Quote
Since I play this piece, I will go out on a limb and say that the reason that Rachmaninoff wrote the piece with these "interlocking chords' had nothing to do with any visual effect, but had more to do with making the piece more interesting for the performer to play.

Perhaps. Relieve boredom? But could the visual be part of it too?

When I say visual effects I mean more the actual process of playing the instrument, appearance of hand position, etc. and how the way you play a piece could perhaps add to the interest and understanding of the audience.

Offline mrchops10

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Re: Visual effects in performance???
Reply #8 on: September 21, 2005, 10:26:01 PM
Sometime, watch the movie Animal Crackers and see Chico Marx play the piano...it's awesome, a perfect example of how we can be more physically expressive at the keyboard. Also, I think whenever a composer distributes the hands oddly (like in that Rachmaninoff prelude), we should pay attention to what visual effect it might have. If changing the hand distribution distorts this, we should consider it carefully.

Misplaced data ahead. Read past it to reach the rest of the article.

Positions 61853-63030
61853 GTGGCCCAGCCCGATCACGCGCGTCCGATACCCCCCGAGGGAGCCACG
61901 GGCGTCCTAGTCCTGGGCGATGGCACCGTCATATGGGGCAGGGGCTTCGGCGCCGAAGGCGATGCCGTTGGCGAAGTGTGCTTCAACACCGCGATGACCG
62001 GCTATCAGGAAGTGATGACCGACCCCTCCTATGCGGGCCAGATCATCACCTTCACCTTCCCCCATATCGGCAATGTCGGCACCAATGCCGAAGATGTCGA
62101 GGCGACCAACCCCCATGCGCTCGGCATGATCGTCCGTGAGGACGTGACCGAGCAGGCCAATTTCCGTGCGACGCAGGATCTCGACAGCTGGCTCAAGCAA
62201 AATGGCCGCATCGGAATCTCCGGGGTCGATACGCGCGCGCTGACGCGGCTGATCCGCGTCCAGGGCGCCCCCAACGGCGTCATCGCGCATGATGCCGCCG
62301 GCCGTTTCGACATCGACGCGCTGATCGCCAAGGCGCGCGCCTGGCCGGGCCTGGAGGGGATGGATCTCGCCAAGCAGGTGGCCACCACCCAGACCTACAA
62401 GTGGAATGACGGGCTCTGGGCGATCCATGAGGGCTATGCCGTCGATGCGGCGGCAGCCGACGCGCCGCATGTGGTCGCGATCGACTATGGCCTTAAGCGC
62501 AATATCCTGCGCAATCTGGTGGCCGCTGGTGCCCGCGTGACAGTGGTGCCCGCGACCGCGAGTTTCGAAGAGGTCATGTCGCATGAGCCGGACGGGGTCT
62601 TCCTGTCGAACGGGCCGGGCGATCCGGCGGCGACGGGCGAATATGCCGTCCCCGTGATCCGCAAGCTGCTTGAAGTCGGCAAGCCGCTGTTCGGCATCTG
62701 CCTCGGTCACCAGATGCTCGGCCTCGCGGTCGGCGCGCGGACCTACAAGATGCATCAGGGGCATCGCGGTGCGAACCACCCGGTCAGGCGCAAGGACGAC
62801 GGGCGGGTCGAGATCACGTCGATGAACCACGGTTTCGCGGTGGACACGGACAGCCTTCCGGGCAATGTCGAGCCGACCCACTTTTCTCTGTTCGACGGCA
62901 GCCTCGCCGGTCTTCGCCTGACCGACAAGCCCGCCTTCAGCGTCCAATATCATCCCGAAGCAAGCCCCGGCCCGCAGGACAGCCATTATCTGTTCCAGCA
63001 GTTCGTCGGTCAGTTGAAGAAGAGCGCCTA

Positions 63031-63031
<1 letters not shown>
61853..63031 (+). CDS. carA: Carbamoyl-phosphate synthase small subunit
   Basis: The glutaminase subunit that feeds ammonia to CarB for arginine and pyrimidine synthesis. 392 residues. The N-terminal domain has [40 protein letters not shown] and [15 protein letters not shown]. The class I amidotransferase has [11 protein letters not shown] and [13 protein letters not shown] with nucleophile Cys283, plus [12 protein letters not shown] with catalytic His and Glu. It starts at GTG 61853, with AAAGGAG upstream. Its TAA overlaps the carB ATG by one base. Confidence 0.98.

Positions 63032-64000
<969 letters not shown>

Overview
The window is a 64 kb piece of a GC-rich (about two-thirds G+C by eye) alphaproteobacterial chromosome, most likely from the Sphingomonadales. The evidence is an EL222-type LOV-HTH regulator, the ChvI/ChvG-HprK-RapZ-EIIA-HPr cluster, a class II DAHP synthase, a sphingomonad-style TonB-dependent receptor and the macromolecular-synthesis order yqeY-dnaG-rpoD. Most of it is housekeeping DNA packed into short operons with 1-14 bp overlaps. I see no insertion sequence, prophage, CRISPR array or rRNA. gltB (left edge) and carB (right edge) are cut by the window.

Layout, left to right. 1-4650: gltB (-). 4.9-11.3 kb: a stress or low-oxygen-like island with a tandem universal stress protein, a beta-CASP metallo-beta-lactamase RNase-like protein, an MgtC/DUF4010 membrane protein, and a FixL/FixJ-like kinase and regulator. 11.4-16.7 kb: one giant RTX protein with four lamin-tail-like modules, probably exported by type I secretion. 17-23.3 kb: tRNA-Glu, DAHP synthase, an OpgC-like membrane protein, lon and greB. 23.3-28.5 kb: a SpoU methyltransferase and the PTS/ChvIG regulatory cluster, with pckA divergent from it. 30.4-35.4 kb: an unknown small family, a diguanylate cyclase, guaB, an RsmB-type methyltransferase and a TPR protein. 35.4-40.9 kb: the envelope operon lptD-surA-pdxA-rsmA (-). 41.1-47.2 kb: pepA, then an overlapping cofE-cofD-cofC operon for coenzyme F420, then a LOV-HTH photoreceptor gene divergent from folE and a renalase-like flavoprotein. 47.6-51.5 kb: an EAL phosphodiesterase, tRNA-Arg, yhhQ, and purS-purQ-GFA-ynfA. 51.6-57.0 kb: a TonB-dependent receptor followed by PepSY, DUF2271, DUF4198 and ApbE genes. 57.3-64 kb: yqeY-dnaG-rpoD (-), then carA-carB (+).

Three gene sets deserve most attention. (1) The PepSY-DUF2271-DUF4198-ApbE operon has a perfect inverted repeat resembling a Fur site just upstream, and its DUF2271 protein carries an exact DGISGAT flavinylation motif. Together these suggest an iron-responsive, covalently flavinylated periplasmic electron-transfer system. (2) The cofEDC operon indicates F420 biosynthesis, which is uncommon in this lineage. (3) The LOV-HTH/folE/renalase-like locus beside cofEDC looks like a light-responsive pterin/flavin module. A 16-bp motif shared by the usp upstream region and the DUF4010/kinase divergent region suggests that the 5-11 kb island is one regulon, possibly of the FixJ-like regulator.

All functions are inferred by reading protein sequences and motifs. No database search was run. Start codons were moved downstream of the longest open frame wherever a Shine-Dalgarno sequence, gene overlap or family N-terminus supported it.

"In the crystal of his harmony he gathered the tears of the Polish people strewn over the fields, and placed them as the diamond of beauty in the diadem of humanity." --The poet Norwid, on Chopin

Offline allthumbs

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Re: Visual effects in performance???
Reply #9 on: September 28, 2005, 04:12:56 PM

Perhaps. Relieve boredom? But could the visual be part of it too?

When I say visual effects I mean more the actual process of playing the instrument, appearance of hand position, etc. and how the way you play a piece could perhaps add to the interest and understanding of the audience.


Ok, I'll buy into that notion.